Deep-Sea Symphony: Exploring the Musicians Seamounts

Mission Logs

Follow along as participants in the cruise provide updates and reflections on their experiences, the science, the technology, and other elements of the expedition.

  • Expedition Summary

    The Deep-Sea Symphony: Exploring the Musicians Seamounts expedition was a 49-day telepresence-enabled, two-part expedition, to collect critical baseline information about unknown and poorly known deepwater areas of the Musicians Seamounts that lie just outside the U.S. EEZ.

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  • Distant Sounds of Science via Telepresence During the Deep-Sea Symphony Expedition

    September 28, 2017  |  By Thomas Morrow

    Despite the short amount of time we participated in the Deep-Sea Symphony expedition via telepresence from Seattle, Washington, we acquired a wealth of data we will use to explore scientific questions about plume-fracture zone interactions.

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  • A Closer Look at ROV Seirios

    September 26, 2017  |  By Jon Mefford and Levi Unema

    Much like its namesake, remotely operated vehicle (ROV) Seirios acts as a brilliant source of light in the “night sky” of the ocean, providing illumination and a wide-angle view from above for its counterpart ROV, the Deep Discoverer.

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  • The High Notes

    September 24, 2017  |  By Kasey Cantwell

    Today was our last dive in the Musicians Seamounts during the Deep-Sea Symphony expedition. We had two amazing weeks conducting the first-ever remotely operated vehicle exploration in this region. Here are some of the high notes from the dives.

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  • Explorations Far Above the Musician Seamounts: A Crescendo for Midwater Explorers

    September 23, 2017  |  By Mike Ford, Dhugal Lindsay, and Amanda N. Netburn

    Four times after a dive to the seafloor, we explored the midwater – a short tour before recovering the vehicles for a restful night aboard NOAA Ship Okeanos Explorer. On two special days, we engaged in a marathon of exploration with full-day midwater dives – prime time for our community.

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  • What Happens Next? Annotating Remotely Operated Vehicle Video

    September 21, 2017  |  By Meagan Putts

    After collection of expedition video data is complete, video annotators at the University of Hawaii combine animal identifications and habitat observations using the Video Annotation and Reference System software. These data will then be available in the NOAA Deep-Sea Coral Research and Technology Database.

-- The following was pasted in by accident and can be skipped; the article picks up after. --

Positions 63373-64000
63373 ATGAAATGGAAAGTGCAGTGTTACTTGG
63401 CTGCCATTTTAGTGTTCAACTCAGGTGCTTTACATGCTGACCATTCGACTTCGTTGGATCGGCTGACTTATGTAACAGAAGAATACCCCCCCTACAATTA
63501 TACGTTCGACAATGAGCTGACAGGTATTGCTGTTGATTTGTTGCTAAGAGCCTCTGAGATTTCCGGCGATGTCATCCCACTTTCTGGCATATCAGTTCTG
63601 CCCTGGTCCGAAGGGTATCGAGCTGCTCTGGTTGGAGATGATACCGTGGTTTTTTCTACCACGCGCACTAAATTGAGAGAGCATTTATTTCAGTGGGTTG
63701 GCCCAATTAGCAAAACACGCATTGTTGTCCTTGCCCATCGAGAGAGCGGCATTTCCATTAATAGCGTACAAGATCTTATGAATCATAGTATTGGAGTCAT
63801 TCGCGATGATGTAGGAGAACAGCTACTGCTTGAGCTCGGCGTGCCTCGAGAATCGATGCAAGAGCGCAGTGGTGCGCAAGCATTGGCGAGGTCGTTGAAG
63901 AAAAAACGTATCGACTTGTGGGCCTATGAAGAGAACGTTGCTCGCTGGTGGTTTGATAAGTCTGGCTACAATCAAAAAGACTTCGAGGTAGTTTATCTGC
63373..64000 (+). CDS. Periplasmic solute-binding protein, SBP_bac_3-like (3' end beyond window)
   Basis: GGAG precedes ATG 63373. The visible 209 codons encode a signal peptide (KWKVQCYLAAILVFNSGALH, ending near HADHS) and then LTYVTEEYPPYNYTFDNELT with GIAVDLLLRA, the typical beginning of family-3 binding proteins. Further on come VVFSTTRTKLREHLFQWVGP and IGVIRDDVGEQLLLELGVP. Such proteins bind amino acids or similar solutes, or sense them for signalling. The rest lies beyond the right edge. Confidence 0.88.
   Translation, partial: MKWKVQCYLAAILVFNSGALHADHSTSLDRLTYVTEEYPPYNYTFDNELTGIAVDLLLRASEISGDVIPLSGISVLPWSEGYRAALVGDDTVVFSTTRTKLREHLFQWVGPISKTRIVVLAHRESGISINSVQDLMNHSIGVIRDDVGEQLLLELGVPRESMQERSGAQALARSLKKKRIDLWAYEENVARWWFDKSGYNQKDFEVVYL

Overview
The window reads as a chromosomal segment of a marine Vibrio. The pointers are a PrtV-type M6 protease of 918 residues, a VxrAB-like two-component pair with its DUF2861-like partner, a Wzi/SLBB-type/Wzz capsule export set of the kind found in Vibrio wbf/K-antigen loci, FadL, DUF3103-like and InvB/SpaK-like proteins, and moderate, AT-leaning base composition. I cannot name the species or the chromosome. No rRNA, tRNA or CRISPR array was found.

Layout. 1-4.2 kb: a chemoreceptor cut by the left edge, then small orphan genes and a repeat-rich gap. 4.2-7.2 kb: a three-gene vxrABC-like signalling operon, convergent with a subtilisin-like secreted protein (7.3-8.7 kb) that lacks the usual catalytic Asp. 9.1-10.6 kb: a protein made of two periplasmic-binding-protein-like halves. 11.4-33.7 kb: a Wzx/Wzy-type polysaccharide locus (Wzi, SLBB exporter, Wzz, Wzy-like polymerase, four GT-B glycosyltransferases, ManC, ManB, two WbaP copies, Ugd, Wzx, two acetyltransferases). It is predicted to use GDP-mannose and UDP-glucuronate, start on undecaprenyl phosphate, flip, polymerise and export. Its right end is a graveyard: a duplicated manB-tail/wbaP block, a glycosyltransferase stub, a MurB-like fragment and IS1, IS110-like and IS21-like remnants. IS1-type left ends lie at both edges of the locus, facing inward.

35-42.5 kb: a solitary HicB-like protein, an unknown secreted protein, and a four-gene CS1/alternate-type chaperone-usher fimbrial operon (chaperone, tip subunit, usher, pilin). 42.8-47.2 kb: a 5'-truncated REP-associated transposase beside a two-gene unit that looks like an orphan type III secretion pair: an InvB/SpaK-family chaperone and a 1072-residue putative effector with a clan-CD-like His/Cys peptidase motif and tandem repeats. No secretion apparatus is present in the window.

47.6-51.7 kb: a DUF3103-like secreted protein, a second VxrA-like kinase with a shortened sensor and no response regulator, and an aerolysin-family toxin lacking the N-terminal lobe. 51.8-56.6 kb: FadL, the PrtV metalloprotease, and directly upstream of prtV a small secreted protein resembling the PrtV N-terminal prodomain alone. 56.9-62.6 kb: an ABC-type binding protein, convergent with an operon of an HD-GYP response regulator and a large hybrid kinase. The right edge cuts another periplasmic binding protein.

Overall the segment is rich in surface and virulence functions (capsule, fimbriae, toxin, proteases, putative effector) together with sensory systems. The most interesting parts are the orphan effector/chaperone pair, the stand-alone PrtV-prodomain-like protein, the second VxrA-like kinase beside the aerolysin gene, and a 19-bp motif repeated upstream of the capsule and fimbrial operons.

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  • Getting to Know the Women of the Wardroom

    September 18, 2017  |  By Amy Bowman

    NOAA Ship Okeanos Explorer has been fortunate to have many skilled and knowledgeable NOAA Corps officers on board. The first time the ship had three female officers on board was during the Laulima O Ka Moana: Exploring Deep Monument Waters Around Johnston Atoll expedition. They are together again on our current expedition.

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  • Sheets of Lava Everywhere, But Not a Pillow to Be Found

    September 16, 2017  |  By Eric Mittelstaedt, Ph.D.

    Eric Mittelstaedt is a geophysicist from the University of Idaho. During the Deep-Sea Symphony expedition, his goal was to collect rock samples and to use new maps of the seamounts of the Musicians seamount chain to improve our understanding of the origin of volcanoes on the seafloor.

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  • Computer Model Successfully Predicts Habitat Suitability for Deep-Sea Corals

    September 15, 2017  |  By Bryan Costa, Matt Poti, and Laurie Bauer

    The exploration of remote, deep-sea locations can be expensive and challenging. Habitat suitability modeling has become a cost-effective tool to help researchers prioritize areas and maximize deep-sea mapping and exploration efforts.

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  • The Mysterious Identity of the Bright-Red Sea Toad

    September 12, 2017  |  By Bruce Mundy

    On September 8, 2017, this bright-red sea toad (Chaunacops species) was seen during a remotely operated vehicle dive at a seamount ridge, dubbed “Beach Ridge,” in the Musicians Seamounts. Its identity is a mystery.

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  • Overture to the Musicians Seamounts

    September 9, 2017  |  By Kasey Cantwell

    The Musicians Seamounts offer a unique opportunity to expand our geological knowledge of fracture zones, hotspot volcanism, and how these features interact in areas where they coexist. Our first two dives in the Musicians Seamounts proved to be nothing short of a masterpiece.

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